We swam in the Marina area on the Missouri River. The water was cold at 60°F and that was generous. The water felt much colder because we sat around on the ramp at the race start going though final discussions. Unfortunately the discussion didn’t start until 30 minutes after the 10:00am scheduled race start. There was minimal communication except to hear, “Don’t wander off as the race will start soon after the briefing”. As to when the briefing would start was not well communicated. Whatever warm up we had before the race was offset by a cooling down period we had waiting for and listening to instructions. The group of racers displayed their patience. They understood first time races take longer to learn and get things going the time. Similar to initial business start-ups and special needs’ kids. I could relate on multiple levels at this race. Finally the instructions were completed and the 17 Olympic distance competitors jumped in the cool yet clear waters of the Missouri River under partly sunny skies with air temperature in the mid 60’s. The swim course was clear of boats but there was a welcomed smell of boat engine exhaust as we swam out and back across the marina.


We exited the water up the boat ramp and into the transition area. We jumped on our bikes and headed north up the Missouri River Valley with a mix of challenging climbs and fast descents. After the turnaround the challenge became a strong head wind we faced when pedaling back to the transition area.


The run course was flat and laid out in a lollypop shape. For variety we ran along a county road then into a subdivision with an abundance of new houses, some under construction, and empty lots plastered with for sale signs, early signs of the Great Recession most of us were not yet able to foresee in all these signs’ hidden messages. 


During the awards the RD awarded me a race logo’d aluminum insulated coffee mug for the competitor who traveled the furthest to the event. Talked with a Bismarck resident who finished in fourth place to learn about learn how he got started in the sport. His motivation for next season was to compete in his first full Ironman distance race next year. He shared his training plans to be race distance ready when the day arrived. He would need to travel much further than I did to get to his next planned destination at Ironman Coeur d’Alene. Doubtful he would earn a long distance travel a mug there nor would he be the triathlete who traveled the furthest to race.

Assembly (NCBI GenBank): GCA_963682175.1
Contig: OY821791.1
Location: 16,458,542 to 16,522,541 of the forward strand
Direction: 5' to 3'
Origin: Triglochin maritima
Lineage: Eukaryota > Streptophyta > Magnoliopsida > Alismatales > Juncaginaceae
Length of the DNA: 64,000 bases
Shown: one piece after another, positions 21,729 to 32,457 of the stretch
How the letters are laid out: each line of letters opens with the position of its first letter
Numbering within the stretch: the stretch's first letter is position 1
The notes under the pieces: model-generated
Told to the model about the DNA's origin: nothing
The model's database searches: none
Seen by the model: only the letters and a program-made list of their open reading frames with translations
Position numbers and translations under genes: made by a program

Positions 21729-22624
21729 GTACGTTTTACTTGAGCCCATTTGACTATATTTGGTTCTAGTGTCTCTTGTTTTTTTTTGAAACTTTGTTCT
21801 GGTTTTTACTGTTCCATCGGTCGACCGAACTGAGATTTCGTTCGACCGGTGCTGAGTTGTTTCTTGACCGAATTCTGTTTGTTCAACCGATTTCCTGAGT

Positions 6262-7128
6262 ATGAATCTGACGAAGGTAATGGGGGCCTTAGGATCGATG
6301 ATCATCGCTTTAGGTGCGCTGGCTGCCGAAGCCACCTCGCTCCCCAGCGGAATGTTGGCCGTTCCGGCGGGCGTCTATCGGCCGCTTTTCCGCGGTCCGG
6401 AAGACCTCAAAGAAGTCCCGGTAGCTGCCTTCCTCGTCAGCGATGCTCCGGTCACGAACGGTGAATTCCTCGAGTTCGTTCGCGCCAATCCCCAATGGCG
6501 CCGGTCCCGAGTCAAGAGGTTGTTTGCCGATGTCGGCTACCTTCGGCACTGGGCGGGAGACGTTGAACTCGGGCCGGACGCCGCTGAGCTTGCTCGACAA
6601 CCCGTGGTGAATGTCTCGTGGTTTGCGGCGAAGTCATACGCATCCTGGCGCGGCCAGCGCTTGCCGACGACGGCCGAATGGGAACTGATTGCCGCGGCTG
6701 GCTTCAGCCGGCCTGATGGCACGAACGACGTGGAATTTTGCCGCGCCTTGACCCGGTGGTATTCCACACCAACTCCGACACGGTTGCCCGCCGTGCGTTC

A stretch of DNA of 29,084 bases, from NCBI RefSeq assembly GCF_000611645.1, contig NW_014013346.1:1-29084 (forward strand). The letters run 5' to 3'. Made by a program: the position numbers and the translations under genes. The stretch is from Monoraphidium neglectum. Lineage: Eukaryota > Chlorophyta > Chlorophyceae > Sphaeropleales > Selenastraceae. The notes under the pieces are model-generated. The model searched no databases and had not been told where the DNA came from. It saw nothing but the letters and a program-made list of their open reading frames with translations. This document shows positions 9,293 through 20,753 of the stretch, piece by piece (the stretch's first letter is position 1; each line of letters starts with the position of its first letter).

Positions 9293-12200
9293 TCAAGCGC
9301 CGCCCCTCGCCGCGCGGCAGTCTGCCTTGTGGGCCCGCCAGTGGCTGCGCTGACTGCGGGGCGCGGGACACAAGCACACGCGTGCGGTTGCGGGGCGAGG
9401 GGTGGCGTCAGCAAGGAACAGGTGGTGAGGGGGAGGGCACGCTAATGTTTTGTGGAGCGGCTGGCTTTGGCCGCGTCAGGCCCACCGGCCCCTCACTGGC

Packed up the bike in the parking lot of the marina under light rain showers. The bad weather came after we took off from the Bismarck airport as the connecting flight to O’Hare was cancelled prior to arriving in Twin Cities. Didn’t get past the wait list there until after spending the night on a padded mat in the corridors of the MSP airport. Caught a flight out mid-day to O’Hare but had already missed my ticketed flight bound for Oakland earlier that morning. With a higher priority on a different airline, jumped off the new wait list and into a seat deadheading to Oakland. Sarcastically, it reminded me how glamorous and much fun flying was for travelers.  


North Dakota was the quintessential “check-off box” state for racing though the countryside offered up some out of the way treasures. North Dakota was not a magical place, though my number three finisher place overall in the race was Schoolhouse Rocks’ magical number.


Results: 3rd Overall. 1st in age group

Doug Morris

Coach of Exceptional Outcomes

Palm Trees Ahead, LLC

Tel: 1.630.457.7889